Hyperglycemia (high blood sugar) indicates that the blood sugar level is too high because the body does not have enough insulin. Hyperglycemia associated with diabetes can cause vomiting, excessive hunger, thirst, rapid heart rate, vision problems, and other symptoms. Untreated hyperglycemia can lead to serious health problems.
What is hyperglycemia?
Hyperglycemia, or high blood sugar, occurs when blood sugar levels are too high. It happens when your body has too little insulin (the hormone that transports glucose in the blood) or when your body can’t use insulin properly. This condition is often associated with diabetes.
Hyperglycemia is a fasting blood glucose level greater than 125 mg/dL (milligrams per deciliter) (without eating for at least eight hours; a person with a fasting blood glucose greater than 125 mg/dL is diabetic).
A person with fasting blood sugar levels between 100 mg/dL and 125 mg/dL has impaired glucose tolerance, or prediabetes.
A person is hyperglycemic if their blood sugar level is greater than 180 mg/dL one to two hours after eating.
If you have hyperglycemia and it goes untreated for a long time, it can damage your nerves, blood vessels, tissues, and organs. Blood vessel damage increases the risk of heart attack and stroke, and nerve damage can lead to eye and kidney damage and non-healing wounds.
What are the risk factors for hyperglycemia?
The main risk factors for hyperglycemia are:
You have a family history of type 2 diabetes.
You are African American, Native American, Hispanic, or Asian American.
You are overweight.
You have high blood pressure or cholesterol.
You have polycystic ovary syndrome (PCOS).
You have a history of gestational diabetes.
Symptoms and causes
What causes hyperglycemia in people with diabetes?
The dose of insulin or diabetes medication you are taking may not be the best dose for your needs.
Your body does not use natural insulin effectively (type 2 diabetes).
The amount of carbohydrates you eat or drink does not equal the amount of insulin your body produces or the amount of insulin injected.
You are less active than usual.
Physical stress (illness, cold, flu, infection, etc.) is affecting you.
Stress (family conflict, emotional problems, school, work stress, etc.) is affecting you.
You are taking steroids for another condition.
The dawn phenomenon (the surge of hormones in the body every morning between 4 and 5 am) is affecting you.
Other possible reasons
Endocrine disorders such as Cushing’s syndrome can cause insulin resistance.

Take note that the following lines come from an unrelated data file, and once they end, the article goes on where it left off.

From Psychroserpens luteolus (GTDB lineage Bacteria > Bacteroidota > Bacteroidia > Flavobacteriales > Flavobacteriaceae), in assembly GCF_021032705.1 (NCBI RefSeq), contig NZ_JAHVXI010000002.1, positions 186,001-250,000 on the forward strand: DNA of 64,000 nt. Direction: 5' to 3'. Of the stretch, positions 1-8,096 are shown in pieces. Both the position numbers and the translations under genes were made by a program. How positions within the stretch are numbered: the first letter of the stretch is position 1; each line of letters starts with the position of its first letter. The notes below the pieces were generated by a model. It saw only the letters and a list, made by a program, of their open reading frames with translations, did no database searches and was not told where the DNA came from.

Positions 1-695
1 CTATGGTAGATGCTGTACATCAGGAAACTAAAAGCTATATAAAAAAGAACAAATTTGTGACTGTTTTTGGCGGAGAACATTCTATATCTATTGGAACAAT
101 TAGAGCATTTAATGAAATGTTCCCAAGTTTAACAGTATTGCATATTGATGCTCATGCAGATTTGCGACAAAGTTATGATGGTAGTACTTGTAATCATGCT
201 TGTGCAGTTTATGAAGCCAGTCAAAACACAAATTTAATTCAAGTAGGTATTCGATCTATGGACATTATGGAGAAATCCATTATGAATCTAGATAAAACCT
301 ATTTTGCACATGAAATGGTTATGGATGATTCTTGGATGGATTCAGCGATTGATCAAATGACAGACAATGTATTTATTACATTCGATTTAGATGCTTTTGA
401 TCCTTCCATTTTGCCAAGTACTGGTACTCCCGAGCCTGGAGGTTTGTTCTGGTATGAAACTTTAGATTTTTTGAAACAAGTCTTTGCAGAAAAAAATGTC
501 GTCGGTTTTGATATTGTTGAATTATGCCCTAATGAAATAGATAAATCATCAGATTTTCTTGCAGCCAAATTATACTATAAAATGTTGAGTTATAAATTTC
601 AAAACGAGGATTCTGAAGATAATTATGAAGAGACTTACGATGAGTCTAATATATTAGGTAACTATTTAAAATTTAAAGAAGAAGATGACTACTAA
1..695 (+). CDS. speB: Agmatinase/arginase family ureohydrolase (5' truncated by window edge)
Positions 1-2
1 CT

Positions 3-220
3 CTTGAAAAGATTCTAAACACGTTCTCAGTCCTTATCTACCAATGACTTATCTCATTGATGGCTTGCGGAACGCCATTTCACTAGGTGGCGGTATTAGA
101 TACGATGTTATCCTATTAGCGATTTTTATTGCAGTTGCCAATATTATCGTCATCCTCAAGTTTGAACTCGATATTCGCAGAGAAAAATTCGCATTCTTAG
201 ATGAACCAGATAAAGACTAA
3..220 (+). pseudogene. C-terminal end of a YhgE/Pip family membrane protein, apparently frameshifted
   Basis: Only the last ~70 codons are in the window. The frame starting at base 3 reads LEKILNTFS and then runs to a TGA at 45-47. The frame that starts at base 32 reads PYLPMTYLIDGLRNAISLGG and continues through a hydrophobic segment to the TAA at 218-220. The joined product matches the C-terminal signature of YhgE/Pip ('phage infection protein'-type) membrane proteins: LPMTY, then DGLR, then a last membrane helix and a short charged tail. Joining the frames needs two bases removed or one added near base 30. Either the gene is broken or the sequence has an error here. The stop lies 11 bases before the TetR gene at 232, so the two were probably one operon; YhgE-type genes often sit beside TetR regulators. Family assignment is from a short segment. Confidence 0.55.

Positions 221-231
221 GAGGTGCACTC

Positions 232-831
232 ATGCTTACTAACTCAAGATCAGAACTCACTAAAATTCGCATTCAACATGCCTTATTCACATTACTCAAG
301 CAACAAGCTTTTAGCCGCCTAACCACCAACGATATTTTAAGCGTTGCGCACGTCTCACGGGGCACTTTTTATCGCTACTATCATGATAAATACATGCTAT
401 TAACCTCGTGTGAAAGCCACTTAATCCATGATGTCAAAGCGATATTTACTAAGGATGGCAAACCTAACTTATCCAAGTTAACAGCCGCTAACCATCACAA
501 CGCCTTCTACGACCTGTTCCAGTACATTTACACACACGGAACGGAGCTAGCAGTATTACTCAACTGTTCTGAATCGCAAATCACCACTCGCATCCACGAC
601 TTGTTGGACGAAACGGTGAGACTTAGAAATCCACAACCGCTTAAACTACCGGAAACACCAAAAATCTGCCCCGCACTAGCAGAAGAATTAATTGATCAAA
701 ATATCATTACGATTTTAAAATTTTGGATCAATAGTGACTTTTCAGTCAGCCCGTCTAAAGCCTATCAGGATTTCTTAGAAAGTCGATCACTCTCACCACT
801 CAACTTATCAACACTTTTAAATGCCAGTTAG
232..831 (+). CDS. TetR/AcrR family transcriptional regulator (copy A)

Pancreatic diseases such as pancreatitis, pancreatic cancer, and cystic fibrosis.
Certain medications (diuretics, steroids, etc.).
Gestational diabetes, which occurs in 4% of pregnancies, is due to decreased sensitivity to insulin.
Surgery or trauma.
What are the symptoms of hyperglycemia?
If you have type 1 diabetes, it is very important to know the early signs of hyperglycemia. If hyperglycemia is not treated in people with type 1 diabetes, it can lead to ketoacidosis, a build-up of ketones, which are toxic acids, in the blood. This condition is a serious condition that can lead to coma or death.
The first symptoms of hyperglycemia are:
High blood sugar.
Increased thirst and/or hunger.
Frequent urination (peeing).
Additional symptoms include:
Fatigue (feeling weak and tired).
Vaginal and skin infections.
Cuts and sores that take a long time to heal.
Symptoms of ketoacidosis include:
An unusual fruity smell on the breath.
Deep breathing or hyperventilation.
Confusion and disorientation.
MANAGEMENT AND TREATMENT
How do I treat and manage hyperglycemia?
People with type 1 and type 2 diabetes can manage hyperglycemia by eating healthy, being active, and managing stress. In addition, insulin plays an important role in controlling hyperglycemia in people with type 1 diabetes, while people with type 2 diabetes require oral medications to help control hyperglycemia, and therefore insulin.
If you do not have diabetes and develop symptoms of hyperglycemia, contact your healthcare provider. You can fight hyperglycemia together.
How can I prevent hyperglycemia?
Exercise to help lower blood sugar. Work with your healthcare provider to create a daily activity plan.
Stick to your meal plan. Learn how carbohydrates affect your blood sugar and work with your diabetes care team to find the meal plan that’s best for you.
Maintain a healthy weight.
Do not smoke.